Consider this a case study in how Democrats lose.
Years, the august solons of the U.S. Congress decided that the U.S. Postal Service (‘USPS’) would be forced to fund 75 years of retirement funds over a period of ten years–something virtually no business could do. This is all the more galling as USPS probably paid $50 to $100 billion more than it should have to retirement funds in the first place.
As a result of this financial chicanery, USPS has been ‘losing massive amounts of money’, even as it operates in the black. I’ve never figured out why Democrats went along with this, but Republicans love this because it gives them an opportunity to reward corporate privatizers (we must outsource to save money, even though that rarely works) as well as the opportunity to pound postal workers and their unions.
Now, with bipartisan legislation being considered in the infamously partisan House, hopeless no longer describes the USPS’s future. It’s not fixed yet, but the Postal Service Reform Act of 2017 provides a degree of optimism that for many years was absent.
“We’re actually going to get to the finish line and get a bill on the president’s desk,” Committee Chairman Jason Chaffetz (R-Utah) told the hearing. “I’d like to see that as a bipartisan reform proposal that we can all get behind and champion. I didn’t get everything I wanted, Congressman (Elijah E.) Cummings didn’t get everything he wanted, but that’s the nature of coming up with a compromise without compromising your principles.”
Anything Rep. Chaffetz, High Lord of the District of Columbia, touches is going to be shit. We know this. Moving along…
“We’re faced … with 10 consecutive years of financial losses at the Postal Service, totaling some $62 billion. The United States Postal Service isn’t at ‘a’ crossroad, it’s at ‘the’ crossroads,” Chaffetz said. “It’s up to this Congress to address the challenges facing the Postal Service, its customers, the businesses that rely on it, and the taxpayers who will bear the burden if we fail to act.”
Much of what the bill would do is in the weeds of postal finances, dealing with the nitty-gritty of health benefits for employees and retirees, pensions, governance and contracting. Postmaster General Megan J. Brennan said the provision requiring postal retirees to fully participate in Medicare is key because that “would essentially eliminate our unfunded liability for retiree health benefits,” which has been a major driver of postal doldrums.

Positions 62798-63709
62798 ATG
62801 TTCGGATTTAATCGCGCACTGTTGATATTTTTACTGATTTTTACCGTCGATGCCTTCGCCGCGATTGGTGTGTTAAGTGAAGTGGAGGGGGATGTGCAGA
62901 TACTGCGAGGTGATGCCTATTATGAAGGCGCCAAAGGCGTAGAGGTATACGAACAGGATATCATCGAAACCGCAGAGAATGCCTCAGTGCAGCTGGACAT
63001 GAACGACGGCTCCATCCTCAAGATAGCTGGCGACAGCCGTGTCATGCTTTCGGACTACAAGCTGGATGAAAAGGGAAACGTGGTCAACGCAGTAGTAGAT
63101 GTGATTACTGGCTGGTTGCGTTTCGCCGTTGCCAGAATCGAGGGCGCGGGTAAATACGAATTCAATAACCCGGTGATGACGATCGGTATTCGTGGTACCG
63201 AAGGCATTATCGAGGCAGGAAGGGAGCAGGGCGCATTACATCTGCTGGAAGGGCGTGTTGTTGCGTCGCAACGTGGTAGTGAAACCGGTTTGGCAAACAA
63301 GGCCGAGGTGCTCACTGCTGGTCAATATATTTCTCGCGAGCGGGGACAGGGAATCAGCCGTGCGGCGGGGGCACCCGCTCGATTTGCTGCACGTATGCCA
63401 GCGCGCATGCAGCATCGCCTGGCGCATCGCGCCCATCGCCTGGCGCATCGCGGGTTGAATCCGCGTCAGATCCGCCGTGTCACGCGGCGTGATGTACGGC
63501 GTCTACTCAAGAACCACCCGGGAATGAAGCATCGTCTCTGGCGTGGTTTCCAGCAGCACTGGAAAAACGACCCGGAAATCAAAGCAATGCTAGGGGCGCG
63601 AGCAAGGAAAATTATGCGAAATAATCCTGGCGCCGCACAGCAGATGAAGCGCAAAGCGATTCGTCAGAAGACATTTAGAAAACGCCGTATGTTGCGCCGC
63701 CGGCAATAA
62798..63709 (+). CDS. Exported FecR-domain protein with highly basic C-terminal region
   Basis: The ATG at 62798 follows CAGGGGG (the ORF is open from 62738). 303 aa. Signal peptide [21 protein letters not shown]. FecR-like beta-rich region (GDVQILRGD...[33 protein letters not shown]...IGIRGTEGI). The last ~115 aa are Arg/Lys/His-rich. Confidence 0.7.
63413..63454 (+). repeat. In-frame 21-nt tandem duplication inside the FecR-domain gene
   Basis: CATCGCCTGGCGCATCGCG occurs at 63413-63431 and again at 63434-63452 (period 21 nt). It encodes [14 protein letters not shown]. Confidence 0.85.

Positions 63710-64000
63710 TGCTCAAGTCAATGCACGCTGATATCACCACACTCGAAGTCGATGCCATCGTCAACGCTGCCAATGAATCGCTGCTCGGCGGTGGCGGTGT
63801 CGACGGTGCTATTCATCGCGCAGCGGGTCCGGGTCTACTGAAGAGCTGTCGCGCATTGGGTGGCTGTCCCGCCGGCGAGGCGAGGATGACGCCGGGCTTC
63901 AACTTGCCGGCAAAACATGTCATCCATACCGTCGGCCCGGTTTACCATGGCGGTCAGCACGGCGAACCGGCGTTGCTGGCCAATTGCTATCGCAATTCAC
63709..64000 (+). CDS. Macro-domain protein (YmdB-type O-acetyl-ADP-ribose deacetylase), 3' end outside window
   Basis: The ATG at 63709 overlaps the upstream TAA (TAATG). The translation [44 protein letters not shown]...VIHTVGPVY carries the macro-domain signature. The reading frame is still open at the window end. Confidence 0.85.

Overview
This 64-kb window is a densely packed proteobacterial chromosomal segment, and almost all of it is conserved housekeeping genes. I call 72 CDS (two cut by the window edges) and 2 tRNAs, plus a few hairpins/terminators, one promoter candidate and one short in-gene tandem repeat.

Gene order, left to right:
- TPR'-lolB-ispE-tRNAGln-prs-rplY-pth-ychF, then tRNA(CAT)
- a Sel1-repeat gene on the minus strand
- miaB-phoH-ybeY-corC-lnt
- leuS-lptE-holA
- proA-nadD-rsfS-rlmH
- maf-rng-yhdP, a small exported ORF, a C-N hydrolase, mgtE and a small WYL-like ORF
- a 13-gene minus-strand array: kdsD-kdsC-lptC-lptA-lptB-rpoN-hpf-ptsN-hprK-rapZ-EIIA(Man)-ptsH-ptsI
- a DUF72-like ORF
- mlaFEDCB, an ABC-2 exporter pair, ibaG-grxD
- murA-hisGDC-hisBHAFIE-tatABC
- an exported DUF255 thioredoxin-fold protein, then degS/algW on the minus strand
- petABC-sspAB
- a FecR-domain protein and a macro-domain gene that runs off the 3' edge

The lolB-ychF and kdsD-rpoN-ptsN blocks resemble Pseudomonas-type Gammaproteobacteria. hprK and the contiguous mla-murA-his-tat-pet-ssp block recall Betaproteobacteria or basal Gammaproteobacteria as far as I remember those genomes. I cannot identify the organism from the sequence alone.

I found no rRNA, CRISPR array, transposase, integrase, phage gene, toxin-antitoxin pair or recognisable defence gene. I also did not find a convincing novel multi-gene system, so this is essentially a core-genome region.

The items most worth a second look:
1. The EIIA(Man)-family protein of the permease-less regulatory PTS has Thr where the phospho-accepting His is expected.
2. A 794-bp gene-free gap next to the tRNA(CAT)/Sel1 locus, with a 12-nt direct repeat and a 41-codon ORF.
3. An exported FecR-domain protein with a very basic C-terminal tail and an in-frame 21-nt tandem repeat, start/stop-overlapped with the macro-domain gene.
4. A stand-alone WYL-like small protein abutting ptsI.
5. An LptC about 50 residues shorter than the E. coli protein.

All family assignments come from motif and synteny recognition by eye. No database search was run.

The National Active and Retired Federal Employees Association (NARFE) objected to this proposal, saying it would mean a monthly increase in Medicare premiums of at least $134 for postal retirees. “All for health insurance coverage many postal retirees do not want, may not be able to afford, and have previously chosen not to take,” said a letter to the committee from NARFE President Richard G. Thissen.
Keep in mind, when we alter retirees’ benefits–which were part of the contract they signed–we are retroactively inflicting a pay cut on them years after they have retired, for no reason other than a bullshit financial crisis. Bidness ‘leaders’ seem to know the real score:
In a demonstration of the exceptional unity around this bill, even the Coalition for a 21st Century Postal Service (C21), an organization of mailing industry trade associations and companies, endorsed the legislation, including the postage increase.
“To put it bluntly, mailers do not welcome rate increases generally, including this one. They are bad for business,” said Art Sackler, C21’s manager. “Nonetheless, we accept the necessity in this unique set of circumstances for the one-time across-the-board 2.15 percent increase … as, from our perspective, a necessary evil to assure longer-term postal financial stability.”
So Democrats, once again, were outmaneuvered by Republicans, and then Democrats knuckled under and screwed their supporters, a large union (which is disproportionately minority to boot). Winning!
It is a mystery why Democrats have a hard time getting voters to turn out. It really is.